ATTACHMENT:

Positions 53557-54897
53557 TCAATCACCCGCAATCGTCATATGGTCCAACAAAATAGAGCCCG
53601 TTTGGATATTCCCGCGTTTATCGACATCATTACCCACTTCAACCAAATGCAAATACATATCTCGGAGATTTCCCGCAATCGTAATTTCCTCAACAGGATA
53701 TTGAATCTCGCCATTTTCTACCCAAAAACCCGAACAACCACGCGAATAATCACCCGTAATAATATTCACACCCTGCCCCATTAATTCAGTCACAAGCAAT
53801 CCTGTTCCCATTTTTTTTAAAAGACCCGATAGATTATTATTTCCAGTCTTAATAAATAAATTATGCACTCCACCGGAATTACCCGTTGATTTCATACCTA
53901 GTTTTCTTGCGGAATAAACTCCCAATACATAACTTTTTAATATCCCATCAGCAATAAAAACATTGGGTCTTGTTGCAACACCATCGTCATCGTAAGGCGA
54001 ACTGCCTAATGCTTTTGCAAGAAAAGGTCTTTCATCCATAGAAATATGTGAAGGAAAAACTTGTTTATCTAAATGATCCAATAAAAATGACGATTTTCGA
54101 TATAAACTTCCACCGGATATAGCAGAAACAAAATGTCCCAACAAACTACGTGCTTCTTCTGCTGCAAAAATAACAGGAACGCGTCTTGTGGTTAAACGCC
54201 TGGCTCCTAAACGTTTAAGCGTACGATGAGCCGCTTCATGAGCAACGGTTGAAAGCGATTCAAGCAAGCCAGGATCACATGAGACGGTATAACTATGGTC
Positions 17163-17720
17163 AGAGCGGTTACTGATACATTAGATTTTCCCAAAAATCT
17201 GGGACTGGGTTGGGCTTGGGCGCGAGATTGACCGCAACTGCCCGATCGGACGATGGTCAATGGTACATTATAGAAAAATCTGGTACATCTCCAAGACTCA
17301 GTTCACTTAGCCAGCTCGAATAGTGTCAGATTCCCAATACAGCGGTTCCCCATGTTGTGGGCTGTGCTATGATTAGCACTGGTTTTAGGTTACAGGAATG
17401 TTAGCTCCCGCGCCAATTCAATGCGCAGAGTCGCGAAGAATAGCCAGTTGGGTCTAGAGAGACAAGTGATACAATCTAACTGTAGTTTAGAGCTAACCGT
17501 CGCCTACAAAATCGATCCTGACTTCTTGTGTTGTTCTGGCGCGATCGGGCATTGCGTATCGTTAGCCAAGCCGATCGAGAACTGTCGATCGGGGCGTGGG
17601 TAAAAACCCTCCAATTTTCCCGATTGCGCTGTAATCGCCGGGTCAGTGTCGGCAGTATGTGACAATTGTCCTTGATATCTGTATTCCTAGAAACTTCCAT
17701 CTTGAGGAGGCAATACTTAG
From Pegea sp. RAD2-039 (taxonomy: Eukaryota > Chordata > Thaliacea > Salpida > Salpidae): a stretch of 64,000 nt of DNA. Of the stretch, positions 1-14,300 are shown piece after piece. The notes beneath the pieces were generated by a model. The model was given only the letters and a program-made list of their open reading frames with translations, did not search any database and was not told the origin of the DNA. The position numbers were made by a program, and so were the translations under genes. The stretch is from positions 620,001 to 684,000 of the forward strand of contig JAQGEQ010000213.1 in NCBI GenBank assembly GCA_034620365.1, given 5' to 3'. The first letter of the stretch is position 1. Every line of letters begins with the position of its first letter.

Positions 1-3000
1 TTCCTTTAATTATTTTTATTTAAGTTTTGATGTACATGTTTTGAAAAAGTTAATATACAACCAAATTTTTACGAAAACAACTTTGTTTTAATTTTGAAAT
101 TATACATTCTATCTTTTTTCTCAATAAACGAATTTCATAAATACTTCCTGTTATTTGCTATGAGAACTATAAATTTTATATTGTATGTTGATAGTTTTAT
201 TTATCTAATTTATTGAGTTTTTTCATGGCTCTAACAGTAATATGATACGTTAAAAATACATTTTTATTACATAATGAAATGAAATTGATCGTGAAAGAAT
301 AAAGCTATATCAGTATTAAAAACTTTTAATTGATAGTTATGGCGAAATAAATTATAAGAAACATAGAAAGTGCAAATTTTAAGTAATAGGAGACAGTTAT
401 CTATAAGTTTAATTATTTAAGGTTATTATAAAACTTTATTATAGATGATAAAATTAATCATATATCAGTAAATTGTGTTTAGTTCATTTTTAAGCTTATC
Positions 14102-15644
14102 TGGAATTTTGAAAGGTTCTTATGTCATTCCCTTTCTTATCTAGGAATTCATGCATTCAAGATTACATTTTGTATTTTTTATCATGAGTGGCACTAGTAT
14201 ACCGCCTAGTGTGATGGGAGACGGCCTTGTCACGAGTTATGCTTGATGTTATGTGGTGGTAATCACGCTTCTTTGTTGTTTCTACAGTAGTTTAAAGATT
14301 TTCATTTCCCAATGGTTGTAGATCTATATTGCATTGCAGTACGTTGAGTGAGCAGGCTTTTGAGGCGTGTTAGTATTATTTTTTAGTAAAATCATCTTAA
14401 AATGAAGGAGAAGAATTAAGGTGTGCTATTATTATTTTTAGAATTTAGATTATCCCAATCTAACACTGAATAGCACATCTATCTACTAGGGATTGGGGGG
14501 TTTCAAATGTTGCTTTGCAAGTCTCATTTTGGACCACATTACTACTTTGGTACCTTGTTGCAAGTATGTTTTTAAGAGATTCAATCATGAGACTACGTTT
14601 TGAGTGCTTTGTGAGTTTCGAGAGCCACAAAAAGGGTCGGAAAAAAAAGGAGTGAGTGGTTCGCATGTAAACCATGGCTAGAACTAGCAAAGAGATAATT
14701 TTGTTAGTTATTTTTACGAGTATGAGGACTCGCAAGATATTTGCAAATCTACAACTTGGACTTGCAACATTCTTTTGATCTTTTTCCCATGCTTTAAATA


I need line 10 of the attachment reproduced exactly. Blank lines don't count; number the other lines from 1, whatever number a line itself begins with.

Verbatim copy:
Positions 17163-17720